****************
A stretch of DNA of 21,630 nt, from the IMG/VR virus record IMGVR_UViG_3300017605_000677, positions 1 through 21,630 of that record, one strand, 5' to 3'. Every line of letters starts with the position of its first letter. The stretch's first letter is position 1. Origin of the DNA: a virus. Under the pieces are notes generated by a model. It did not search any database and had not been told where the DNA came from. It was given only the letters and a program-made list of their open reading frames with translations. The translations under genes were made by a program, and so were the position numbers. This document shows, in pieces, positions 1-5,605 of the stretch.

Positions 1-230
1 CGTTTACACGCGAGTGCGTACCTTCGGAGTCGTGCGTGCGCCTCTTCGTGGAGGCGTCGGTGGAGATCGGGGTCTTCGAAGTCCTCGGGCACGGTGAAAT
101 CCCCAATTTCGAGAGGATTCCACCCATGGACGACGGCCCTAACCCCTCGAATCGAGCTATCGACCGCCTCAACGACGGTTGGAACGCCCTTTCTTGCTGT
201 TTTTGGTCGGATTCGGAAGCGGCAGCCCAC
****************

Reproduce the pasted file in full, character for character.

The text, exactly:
A stretch of DNA of 21,630 nt, from the IMG/VR virus record IMGVR_UViG_3300017605_000677, positions 1 through 21,630 of that record, one strand, 5' to 3'. Every line of letters starts with the position of its first letter. The stretch's first letter is position 1. Origin of the DNA: a virus. Under the pieces are notes generated by a model. It did not search any database and had not been told where the DNA came from. It was given only the letters and a program-made list of their open reading frames with translations. The translations under genes were made by a program, and so were the position numbers. This document shows, in pieces, positions 1-5,605 of the stretch.

Positions 1-230
1 CGTTTACACGCGAGTGCGTACCTTCGGAGTCGTGCGTGCGCCTCTTCGTGGAGGCGTCGGTGGAGATCGGGGTCTTCGAAGTCCTCGGGCACGGTGAAAT
101 CCCCAATTTCGAGAGGATTCCACCCATGGACGACGGCCCTAACCCCTCGAATCGAGCTATCGACCGCCTCAACGACGGTTGGAACGCCCTTTCTTGCTGT
201 TTTTGGTCGGATTCGGAAGCGGCAGCCCAC